Paella, which originates in Valencia, is considered Spain’s national dish. It is a rice casserole with meats, seafood and vegetables. Saffron and paprika are some of the most essential spices in the traditional paella recipe, rounded out with turmeric to enhance the dish’s vibrant colour. Traditionally, one cooked paella over an open fire, where the smoke was said to enhance the sweet, smokey flavour of the dish. Perfect for a dinner party, the dish allows the cook to prepare much of the dish in advance and pull the final details together quickly for serving. Leaving the cook free the visit with their guests instead of being stuck in the kitchen. Lauren has experimented with her recipe over the years, tweaking the spices used, experimenting with different ingredients, making it her own and encouraging everyone to do the same. This beautiful dish pairs well with a chilled Albarino from Rias Baixes or an aged cava.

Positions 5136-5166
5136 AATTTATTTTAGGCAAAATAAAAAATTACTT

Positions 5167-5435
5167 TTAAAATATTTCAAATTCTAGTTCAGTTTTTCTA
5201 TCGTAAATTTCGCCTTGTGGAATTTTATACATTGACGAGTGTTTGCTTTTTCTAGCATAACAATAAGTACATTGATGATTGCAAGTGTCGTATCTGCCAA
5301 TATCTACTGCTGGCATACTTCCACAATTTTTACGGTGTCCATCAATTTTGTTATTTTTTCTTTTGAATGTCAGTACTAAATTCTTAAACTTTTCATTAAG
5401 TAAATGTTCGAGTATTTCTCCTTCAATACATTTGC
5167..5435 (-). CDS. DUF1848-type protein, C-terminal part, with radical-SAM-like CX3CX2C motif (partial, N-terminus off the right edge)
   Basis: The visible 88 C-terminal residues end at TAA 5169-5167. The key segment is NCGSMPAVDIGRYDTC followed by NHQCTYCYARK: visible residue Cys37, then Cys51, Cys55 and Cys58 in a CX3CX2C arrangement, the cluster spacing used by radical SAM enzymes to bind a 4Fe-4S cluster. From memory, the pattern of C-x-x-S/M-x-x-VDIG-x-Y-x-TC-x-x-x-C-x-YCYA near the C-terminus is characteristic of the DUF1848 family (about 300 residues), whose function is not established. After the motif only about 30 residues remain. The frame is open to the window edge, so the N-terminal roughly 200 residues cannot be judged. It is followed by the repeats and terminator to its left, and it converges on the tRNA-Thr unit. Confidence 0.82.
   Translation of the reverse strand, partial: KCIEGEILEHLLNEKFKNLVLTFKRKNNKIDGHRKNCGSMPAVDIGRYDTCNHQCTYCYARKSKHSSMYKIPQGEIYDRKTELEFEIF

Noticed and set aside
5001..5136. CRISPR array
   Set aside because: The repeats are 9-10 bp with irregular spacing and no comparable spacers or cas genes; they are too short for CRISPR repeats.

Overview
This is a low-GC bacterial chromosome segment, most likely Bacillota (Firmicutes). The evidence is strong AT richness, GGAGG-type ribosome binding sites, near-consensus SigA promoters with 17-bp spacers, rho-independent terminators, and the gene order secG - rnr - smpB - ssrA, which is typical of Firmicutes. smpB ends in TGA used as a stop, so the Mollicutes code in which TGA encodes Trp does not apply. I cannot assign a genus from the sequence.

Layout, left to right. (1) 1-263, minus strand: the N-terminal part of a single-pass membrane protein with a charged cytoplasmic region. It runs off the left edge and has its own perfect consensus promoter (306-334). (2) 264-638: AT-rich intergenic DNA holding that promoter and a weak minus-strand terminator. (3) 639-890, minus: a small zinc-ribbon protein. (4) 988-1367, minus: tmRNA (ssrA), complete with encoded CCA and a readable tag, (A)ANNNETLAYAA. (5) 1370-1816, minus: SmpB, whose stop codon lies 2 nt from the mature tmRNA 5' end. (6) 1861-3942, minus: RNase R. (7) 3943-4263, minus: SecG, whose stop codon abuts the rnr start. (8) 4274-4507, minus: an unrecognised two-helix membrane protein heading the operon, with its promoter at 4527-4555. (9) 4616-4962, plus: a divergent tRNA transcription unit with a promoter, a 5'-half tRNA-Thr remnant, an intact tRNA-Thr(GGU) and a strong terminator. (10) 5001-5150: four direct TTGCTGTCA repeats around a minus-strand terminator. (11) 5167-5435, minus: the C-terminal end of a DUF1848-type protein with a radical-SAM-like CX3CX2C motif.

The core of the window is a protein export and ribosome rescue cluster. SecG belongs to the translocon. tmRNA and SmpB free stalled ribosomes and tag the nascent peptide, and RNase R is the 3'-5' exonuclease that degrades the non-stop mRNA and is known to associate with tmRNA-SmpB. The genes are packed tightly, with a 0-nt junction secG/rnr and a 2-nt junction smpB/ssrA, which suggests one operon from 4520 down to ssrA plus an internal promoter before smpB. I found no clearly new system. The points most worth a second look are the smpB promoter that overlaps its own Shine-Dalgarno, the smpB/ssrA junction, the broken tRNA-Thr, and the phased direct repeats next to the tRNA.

Course: Main Course
Cuisine: Spanish


  • 1/4 Cup Olive oil
  • 1 Onion, finely chopped
  • 1 Bell pepper, diced
  • 4 Cloves Garlic, finely chopped
  • 3 Medium tomatoes, finely chopped
  • 1 Bay leaf
  • 1 Tsp Paprika (sweet or smoked)
  • 1 Pinch Saffron strands 20 to 30 strands*
  • Salt & pepper to taste
  • 1/4 Cup Dry white wine or sherry Fino or Manzanilla sherry would be great
  • 4 Boneless chicken thighs, cut into pieces
  • 1/4 Cup Chopped parsley
  • 2 Cups Medium grain rice Long grain can be easily substituted
  • 5 Cups Chicken broth
  • 1/2 Cup Frozen peas
  • 1/2 Lb Shrimp or prawns
  • 1/2 Lb Mussels, cleaned
  • 8 oz Calamari rings (about 225 g)